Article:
U.S. Treasury long bond prices edged higher on Friday in line with gains in euro zone debt after European Central Bank President Mario Draghi said the central bank is prepared to do more to stimulate a sluggish euro zone economy.
U.S. government debt took a cue from European markets, where Draghi's comments lifted euro zone debt and pushed yields on three of the region's countries - Ireland, Italy, and Austria - to record lows.
Treasurys rose despite gains in U.S. stocks, which typically draw investors away from debt. Stocks rose as Draghi's comments and a surprise rate cut from China cheered investors worried about a slowdown in global growth.
Draghi said there was now no sign of economic improvement in the months ahead and the ECB would expand and step up its program to pump more money into the currency bloc if its current measures fell short of lifting inflation..
"The Draghi comments helped Treasurys higher, but the U.S. started waking up and saw some selling, but we're sort of recovering again," said David Keeble, global head of interest rates strategy at Credit Agricole in New York.
Meanwhile, China's rate cut, the first in over two years, came as factory growth has stalled and the property market, long a pillar of growth, has remained weak.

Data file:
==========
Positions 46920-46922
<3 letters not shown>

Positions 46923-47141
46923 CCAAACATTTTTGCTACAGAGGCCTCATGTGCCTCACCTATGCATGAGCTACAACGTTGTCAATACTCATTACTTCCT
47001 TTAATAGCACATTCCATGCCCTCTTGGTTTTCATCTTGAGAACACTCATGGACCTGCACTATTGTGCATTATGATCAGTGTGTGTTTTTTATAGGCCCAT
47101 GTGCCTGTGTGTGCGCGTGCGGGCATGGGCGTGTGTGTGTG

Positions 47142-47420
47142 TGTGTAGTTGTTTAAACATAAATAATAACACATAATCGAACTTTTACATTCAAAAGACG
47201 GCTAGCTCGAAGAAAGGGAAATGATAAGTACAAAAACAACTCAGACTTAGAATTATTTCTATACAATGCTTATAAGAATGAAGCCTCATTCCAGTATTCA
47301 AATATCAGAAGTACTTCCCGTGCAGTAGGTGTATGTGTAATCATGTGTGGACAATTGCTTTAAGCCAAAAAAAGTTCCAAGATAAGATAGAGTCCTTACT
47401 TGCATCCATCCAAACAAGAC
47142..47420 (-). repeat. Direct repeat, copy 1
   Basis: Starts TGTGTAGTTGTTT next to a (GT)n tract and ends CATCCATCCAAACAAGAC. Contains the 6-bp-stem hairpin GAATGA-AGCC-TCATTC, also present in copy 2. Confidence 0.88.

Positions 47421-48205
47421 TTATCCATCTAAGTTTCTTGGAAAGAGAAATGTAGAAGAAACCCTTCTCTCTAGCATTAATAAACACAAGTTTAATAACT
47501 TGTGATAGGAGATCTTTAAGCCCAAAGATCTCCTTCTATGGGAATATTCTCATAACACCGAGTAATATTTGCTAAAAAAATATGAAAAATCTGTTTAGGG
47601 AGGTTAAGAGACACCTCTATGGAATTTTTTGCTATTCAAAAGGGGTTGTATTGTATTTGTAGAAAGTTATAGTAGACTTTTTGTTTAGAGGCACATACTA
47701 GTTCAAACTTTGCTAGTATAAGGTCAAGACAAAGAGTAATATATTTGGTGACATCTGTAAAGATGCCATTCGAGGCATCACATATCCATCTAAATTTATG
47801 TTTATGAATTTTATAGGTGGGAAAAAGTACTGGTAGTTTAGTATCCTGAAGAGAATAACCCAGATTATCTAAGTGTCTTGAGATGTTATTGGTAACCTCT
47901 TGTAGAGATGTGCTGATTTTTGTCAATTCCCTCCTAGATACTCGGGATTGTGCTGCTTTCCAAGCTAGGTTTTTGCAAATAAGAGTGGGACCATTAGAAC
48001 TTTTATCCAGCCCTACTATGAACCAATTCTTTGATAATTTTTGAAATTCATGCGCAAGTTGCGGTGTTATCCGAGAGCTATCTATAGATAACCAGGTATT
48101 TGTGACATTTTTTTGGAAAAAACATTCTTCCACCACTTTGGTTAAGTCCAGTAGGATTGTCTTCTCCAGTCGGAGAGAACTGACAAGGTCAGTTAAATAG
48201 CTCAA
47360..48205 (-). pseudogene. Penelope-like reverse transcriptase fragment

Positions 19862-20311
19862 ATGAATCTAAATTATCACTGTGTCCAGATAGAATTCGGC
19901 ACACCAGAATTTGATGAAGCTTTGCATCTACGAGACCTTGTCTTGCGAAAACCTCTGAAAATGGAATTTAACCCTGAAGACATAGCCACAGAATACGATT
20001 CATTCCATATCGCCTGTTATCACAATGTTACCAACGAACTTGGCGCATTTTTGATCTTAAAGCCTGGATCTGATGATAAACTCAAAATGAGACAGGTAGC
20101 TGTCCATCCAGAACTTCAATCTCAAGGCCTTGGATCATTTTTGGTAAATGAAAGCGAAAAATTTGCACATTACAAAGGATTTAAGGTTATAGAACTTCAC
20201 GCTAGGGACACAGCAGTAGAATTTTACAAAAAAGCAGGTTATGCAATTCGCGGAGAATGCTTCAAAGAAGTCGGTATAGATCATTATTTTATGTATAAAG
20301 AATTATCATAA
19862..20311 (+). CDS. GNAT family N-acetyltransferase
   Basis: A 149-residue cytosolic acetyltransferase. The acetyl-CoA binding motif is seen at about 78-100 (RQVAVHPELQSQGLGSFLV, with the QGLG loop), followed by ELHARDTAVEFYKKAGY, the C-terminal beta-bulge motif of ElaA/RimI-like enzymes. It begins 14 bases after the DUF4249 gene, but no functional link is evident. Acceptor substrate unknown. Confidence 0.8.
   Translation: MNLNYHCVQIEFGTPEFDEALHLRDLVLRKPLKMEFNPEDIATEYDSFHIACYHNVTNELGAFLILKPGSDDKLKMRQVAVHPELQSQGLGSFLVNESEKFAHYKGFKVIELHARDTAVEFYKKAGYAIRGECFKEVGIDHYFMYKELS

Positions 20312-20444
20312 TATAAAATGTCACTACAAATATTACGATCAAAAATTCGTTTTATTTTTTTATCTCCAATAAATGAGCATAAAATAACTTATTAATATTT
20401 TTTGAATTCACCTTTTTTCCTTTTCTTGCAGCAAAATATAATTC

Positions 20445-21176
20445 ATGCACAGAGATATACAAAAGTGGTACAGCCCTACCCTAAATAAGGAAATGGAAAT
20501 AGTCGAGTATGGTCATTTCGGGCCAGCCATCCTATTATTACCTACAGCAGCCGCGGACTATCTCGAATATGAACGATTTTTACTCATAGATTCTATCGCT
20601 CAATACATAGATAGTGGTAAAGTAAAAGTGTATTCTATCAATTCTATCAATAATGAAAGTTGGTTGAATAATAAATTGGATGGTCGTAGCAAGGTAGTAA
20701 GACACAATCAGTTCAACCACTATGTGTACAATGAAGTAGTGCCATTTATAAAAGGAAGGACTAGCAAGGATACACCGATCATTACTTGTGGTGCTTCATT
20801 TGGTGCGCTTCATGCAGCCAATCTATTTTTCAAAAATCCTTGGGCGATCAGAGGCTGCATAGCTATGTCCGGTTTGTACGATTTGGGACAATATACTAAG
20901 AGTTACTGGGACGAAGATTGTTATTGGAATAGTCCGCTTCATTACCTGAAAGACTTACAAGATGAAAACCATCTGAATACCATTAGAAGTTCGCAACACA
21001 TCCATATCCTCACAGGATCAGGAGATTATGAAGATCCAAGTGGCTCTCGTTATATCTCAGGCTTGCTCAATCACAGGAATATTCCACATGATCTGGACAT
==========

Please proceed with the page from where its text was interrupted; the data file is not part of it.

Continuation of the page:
In mid-morning trading, benchmark 10-year U.S. Treasury notes were up 6/32 in price to yield 2.32 percent from 2.34 percent late Thursday. Five-year notes were flat, yielding 1.62 percent.
Keeble said the common theme right now is still to buy Treasurys at certain levels.
"Clients will set targets where they will buy Treasurys again when the yield hits 2.40 percent," said Keeble. "If it gets to 2.45, then they will buy again."
U.S. 30-year Treasury bonds were up 19/32 in price, with a yield of 3.03 percent, from 3.05 percent at the close on Thursday.
"In the technical sense, the sideways to slightly firmer price action is a constructive thing for the market because, in contrast to Wednesday's in-range weakness, Thursday's action shifted the momentum measures back into bullish territory," said CRT Capital in a research note.